On Fannie Mae, portfolio diversification, and what it would take to get Toyota to build American houses
America's housing policy goal, such as it may be inferred, has long been expressed as something along the lines of "get as many households into homeownership as possible". The sentiment is ultimately Jeffersonian in nature: "[I]t is not too soon to provide by every possible means that as few as possible shall be without a little portion of land. The small landholders are the most precious part of a state", he wrote to James Madison in 1785.
■ And so we get the home mortgage interest deduction from income taxes, the homestead exemption from property taxes, and the support of quasi-agencies like Fannie Mae and Freddie Mac. All are major policies driven towards the objective of a house for (almost) every household.
■ But America's chronic problem when it comes to housing is that we treat housing as a financial investment. This is suboptimal behavior for a number of reasons, not least of which is that it probably chokes out investments in much more productive assets. But, fundamentally, we need to acknowledge that if an asset is both disproportionately important to household wealth and extremely hard to subdivide or sell in pieces until a desired future date, then the people owning such an asset will be heavily incentivized to favor scarcity.
■ It doesn't have to emerge from a malicious place to have pernicious consequences. NIMBYism is everywhere, in no small part because people are easily terrified by the thought that the value of their most significant investment could be threatened by the arrival of an abundant competitive supply. Thus homeowners almost chronically oppose any moves that would expand the housing supply: Rural areas decry "urban sprawl", suburbanites oppose increased densities, and urban-dwellers fight developments that would "tax the infrastructure".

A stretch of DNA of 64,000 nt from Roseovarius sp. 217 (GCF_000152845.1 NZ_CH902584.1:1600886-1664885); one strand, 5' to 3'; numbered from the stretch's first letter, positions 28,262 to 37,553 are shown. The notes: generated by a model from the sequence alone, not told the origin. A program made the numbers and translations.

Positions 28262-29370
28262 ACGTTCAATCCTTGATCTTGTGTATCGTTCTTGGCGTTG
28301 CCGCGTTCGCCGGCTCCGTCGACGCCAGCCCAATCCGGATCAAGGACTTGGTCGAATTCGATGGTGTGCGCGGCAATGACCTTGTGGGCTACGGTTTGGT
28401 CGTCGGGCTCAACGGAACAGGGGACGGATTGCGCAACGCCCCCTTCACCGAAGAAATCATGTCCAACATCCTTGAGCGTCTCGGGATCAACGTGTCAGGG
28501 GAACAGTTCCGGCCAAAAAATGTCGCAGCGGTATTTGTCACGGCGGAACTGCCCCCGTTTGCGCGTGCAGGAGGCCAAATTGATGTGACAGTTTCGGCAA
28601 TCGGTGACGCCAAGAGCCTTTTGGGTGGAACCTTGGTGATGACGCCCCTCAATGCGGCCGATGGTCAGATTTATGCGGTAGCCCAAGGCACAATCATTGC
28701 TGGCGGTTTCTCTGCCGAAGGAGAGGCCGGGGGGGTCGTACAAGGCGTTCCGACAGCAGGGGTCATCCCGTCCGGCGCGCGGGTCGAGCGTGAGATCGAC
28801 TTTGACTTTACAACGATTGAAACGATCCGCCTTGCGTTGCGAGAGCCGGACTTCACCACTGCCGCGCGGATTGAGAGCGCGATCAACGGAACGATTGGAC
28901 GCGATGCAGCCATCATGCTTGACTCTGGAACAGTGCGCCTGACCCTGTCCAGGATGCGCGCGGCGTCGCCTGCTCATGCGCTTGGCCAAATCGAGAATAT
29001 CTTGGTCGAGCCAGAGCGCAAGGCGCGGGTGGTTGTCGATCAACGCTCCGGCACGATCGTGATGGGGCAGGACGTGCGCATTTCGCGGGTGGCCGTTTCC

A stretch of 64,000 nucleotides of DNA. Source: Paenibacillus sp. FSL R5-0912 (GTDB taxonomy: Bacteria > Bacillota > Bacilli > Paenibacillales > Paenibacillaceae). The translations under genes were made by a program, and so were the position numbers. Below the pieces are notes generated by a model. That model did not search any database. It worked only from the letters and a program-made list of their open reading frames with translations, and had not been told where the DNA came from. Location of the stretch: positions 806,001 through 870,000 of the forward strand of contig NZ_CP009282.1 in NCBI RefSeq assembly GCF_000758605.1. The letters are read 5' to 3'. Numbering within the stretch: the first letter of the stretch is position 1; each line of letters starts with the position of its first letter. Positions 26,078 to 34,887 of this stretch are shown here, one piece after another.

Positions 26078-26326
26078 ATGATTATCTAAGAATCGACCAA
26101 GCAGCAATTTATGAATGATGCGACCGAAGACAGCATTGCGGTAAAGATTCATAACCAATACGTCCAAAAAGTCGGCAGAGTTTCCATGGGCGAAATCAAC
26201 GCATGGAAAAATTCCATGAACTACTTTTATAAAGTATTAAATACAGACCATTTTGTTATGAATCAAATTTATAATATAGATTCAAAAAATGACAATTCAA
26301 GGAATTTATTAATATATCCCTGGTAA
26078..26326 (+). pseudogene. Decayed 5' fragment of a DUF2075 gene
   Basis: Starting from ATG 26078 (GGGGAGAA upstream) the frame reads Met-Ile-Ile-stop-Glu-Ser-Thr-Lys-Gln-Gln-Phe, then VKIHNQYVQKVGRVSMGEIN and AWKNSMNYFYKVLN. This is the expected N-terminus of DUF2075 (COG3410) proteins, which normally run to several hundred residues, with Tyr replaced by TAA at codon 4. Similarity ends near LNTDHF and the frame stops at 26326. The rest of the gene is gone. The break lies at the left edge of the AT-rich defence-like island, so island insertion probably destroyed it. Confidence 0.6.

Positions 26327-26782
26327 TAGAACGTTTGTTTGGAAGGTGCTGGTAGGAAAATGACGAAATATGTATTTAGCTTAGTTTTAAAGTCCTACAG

■ As no more than a thought experiment, consider this question: How different might things look if the implicit policy preference were not "as many households into homeownership as possible", but rather "at least two domiciles for every household"? In other words, what if the policy were one of an explicit preference for housing super-abundance, rather than one placing maximum value on a single home as a family's largest asset?
■ On the surface, even the concept of "two domiciles per household" sounds a little crazy. But then consider the variety of ways in which this is already, to some extent, a choice some families already make. Some have vacation homes. Some take up time-shares. Some are "snowbirds" who move south for the winter, then back north in the summer. There are families with downtown "crash pads" and full-sized homes in the suburbs. There are "granny flats" and kids living in refurbished basements and college students who are still dependents but live on or near campus for nine months out of the year. And there are so very many campers, trailers, and RVs.
■ A policy expressly intended to prioritize housing super-abundance would have implications for taxation, regulation, and innovation alike. And what a second domicile would look like could vary for every family -- plenty of households have "feet" in two places at once, whether it's because an adult is working on a job remotely, someone in the family is in school far from "home", or simply because there's a lot of time spent visiting Grandma or chasing a traveling athletic team.
■ If we were to prioritize super-abundant housing, then we might see much more incentive for innovation, particularly in the "missing middle" of housing. That, in turn, might attract substantial new producers to the equation. Few Americans realize this, but in Japan, Toyota builds houses. The greater the innovation brought to the supply side of the equation, the better off we would be. More housing overall means more people, overall, in housing.